SC State Legislature Sending the Wrong Message?

May 14, 2008 by  
Filed under Opinion

All of the recent debates in the State Legislature to “stop the invasion of illegal immigrants” (Patrick Haddon Candidate for Senate District 6) and the method that we should take to accomplish this task has left me a little concerned. I believe that we must get the correct policy in place to crack down on illegal immigration in our state, but is e-Verify the correct solution?

Now before you jump all over me for my reservations and accusing me of hiring illegal aliens or taking payouts, let us look at the stance our Legislature has taken over the past few years, particularly the Real-ID.

The SC State legislature passed a law last year, S449, that prohibits the state to comply with the Real ID act. Now, let us take a look deeper into the reasoning provided for our unwillingness to comply as stated by the Governor.

  1. Passed without debate. The Real ID Act of 2005 was a rider to the Emergency Supplemental Appropriations Act for Defense, the Global War on Terror, and Tsunami Relief in 2005. As a side note, this was co-sponsored by our very own Bob Inglis.
  2. A line has to be drawn with regard to unfunded federal mandates
  3. The exponential increase in wait times (increased costs) at DMV not taken into consideration by the DHS estimates.
  4. REAL Id represents another step against a limited federal government
  5. The creation of a centralized national database of personal information that has had its security issues of its own (uhn…reminders…oh…3 of the 4 remaining Presidential candidates passport files were accessed illegally).
  6. Provides no guarantees that it will make us safer, as it has no standing in foreign countries

Now back to e-Verify. e-Verify is a national database compiled of each individuals Social Security numbers. Social Security validation could be a concern in itself as they are so often stolen and in my perspective, hardly ever prosecuted because the twerps can not be found. This is a concern of point 5 above.

If you look into the e-Verify site on DHS, it also states that the database is expanding to contain biometric information for all individuals. This begins to bring into question point 4 above. It seems that the collection of all this data by the federal government is again stepping further into the states rights guaranteed in the 10th amendment of the Constitution.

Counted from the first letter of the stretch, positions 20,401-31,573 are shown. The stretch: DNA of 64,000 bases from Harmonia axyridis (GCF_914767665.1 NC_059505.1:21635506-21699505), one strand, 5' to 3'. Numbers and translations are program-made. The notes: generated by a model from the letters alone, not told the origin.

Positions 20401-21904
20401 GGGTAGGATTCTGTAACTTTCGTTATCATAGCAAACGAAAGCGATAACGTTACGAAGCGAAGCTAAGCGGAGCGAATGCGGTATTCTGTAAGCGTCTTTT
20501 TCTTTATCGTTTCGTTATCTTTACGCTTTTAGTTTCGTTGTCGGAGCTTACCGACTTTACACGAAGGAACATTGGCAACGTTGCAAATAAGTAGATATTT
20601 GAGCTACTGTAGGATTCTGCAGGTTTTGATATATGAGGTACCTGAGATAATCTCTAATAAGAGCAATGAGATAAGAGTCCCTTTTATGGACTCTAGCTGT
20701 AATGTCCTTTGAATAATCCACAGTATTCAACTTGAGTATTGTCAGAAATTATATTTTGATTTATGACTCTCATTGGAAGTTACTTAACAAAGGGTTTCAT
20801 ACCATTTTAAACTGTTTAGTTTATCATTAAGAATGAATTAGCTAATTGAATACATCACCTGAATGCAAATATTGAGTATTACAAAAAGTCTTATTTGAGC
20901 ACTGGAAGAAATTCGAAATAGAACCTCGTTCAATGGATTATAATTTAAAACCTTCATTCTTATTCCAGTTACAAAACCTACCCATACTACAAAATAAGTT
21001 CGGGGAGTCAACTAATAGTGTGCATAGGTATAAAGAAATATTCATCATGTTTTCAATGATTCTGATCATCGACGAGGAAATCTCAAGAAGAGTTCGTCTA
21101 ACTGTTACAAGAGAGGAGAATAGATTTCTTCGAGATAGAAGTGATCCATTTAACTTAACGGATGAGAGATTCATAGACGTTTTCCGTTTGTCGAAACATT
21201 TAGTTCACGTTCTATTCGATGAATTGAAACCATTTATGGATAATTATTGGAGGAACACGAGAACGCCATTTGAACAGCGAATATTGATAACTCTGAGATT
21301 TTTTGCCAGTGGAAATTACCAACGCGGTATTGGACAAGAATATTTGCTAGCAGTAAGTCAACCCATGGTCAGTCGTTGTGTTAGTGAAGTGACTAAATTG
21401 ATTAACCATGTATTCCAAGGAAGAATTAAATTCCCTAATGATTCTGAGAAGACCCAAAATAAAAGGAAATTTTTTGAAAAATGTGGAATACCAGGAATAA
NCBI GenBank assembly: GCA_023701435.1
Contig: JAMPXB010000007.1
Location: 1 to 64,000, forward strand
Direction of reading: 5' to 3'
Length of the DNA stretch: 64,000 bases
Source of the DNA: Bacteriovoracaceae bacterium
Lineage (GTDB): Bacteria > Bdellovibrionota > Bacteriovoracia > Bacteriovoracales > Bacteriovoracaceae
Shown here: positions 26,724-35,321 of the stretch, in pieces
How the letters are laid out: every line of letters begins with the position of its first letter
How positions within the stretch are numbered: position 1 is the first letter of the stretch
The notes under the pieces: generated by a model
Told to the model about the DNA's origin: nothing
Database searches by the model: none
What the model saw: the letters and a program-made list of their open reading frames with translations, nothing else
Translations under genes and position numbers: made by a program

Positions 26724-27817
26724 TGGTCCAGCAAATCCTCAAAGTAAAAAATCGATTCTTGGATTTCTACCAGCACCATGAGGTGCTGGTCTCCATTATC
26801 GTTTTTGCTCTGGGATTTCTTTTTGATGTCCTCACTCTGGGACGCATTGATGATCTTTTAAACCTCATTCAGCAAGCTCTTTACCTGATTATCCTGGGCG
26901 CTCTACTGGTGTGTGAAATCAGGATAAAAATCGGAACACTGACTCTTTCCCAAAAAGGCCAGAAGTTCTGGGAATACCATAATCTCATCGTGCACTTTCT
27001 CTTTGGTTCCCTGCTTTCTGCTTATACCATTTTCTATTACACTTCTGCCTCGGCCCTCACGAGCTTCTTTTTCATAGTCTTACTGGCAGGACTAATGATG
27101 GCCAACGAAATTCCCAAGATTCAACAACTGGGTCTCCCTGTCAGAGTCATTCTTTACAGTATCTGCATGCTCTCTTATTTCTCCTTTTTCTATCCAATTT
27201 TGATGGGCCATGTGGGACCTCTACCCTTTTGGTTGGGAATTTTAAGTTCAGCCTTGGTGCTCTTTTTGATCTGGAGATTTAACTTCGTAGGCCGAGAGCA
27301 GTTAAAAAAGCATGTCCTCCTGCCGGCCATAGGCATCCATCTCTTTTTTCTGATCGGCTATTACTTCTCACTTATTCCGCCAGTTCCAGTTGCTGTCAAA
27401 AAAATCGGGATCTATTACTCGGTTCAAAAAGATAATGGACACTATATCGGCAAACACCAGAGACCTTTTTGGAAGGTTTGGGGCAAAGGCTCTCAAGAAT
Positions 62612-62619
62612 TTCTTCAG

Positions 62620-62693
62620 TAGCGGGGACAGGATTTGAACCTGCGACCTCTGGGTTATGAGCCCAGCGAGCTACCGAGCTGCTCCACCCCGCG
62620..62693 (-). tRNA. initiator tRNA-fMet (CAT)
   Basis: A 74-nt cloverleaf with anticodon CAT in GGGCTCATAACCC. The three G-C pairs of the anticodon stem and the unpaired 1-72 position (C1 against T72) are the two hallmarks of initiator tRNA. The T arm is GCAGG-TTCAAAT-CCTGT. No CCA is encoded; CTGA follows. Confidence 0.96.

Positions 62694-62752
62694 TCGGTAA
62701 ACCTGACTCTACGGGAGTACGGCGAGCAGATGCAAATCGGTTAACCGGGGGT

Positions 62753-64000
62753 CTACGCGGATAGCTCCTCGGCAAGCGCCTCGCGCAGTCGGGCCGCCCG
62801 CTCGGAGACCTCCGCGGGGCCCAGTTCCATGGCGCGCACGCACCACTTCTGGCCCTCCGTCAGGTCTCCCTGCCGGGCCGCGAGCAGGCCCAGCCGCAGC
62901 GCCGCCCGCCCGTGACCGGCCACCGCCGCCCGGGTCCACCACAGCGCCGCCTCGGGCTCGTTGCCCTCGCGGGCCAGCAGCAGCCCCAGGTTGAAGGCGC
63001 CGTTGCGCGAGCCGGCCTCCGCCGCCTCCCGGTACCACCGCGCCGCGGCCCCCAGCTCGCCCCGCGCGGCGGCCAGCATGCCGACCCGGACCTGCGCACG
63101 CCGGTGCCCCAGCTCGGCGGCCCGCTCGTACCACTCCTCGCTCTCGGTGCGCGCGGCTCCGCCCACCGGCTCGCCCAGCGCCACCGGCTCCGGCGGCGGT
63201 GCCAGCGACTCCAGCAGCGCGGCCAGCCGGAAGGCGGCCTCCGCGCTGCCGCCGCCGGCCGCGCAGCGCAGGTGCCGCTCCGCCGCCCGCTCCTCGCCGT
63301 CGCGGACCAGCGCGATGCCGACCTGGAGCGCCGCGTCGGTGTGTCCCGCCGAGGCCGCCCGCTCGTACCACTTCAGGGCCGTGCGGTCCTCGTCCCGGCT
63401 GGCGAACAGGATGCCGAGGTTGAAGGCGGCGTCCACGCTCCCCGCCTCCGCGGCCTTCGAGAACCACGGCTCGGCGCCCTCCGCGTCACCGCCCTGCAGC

This leaves me wondering what our State Legislature truly believes? They act in total disbelief and utter disgust over the Real ID, but accept it with e-Verify.

I would like to present an idea that equally levels the responsibility between the states and the federal government. It is my understanding that most all individuals who are born in the United States are presented a birth certificate. All states have this information already on hand and it is readily available. I filed a request last week and had my replacement certificates in my hand in less than 4 days. This provides the States with a valid method of validating employees using infrastructure that is already in place.

For non-natural born citizens and legal immigrants, they are provided documentation (citizenship papers, green cards, visa, etc) that is/should already be maintained by the Federal Government. This data can be easily checked by the employer and will also aid in identifying and removing those individuals who overstay the terms of their visas, also eliminating a homeland security threat.

~Gary Coats

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  • Sara Johnson

    A follow up concerning Birth Certificates: American citizens born overseas receive a nice State Department birth certificate when their parents take them to the embassy in their birth country. You present a very interesting idea!

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